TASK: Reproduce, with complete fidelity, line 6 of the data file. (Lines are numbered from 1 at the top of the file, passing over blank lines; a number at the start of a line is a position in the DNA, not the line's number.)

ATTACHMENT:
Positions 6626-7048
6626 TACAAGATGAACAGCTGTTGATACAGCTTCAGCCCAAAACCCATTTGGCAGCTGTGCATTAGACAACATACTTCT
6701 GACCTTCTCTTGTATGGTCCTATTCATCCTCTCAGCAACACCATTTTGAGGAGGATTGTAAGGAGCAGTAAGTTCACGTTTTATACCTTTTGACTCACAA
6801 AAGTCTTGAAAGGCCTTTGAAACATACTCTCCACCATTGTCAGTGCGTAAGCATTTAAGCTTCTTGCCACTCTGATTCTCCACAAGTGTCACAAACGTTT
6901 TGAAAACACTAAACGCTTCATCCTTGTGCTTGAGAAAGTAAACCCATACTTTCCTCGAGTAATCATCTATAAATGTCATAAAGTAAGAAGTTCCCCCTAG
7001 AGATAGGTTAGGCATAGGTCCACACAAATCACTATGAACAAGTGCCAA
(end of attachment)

7001 AGATAGGTTAGGCATAGGTCCACACAAATCACTATGAACAAGTGCCAA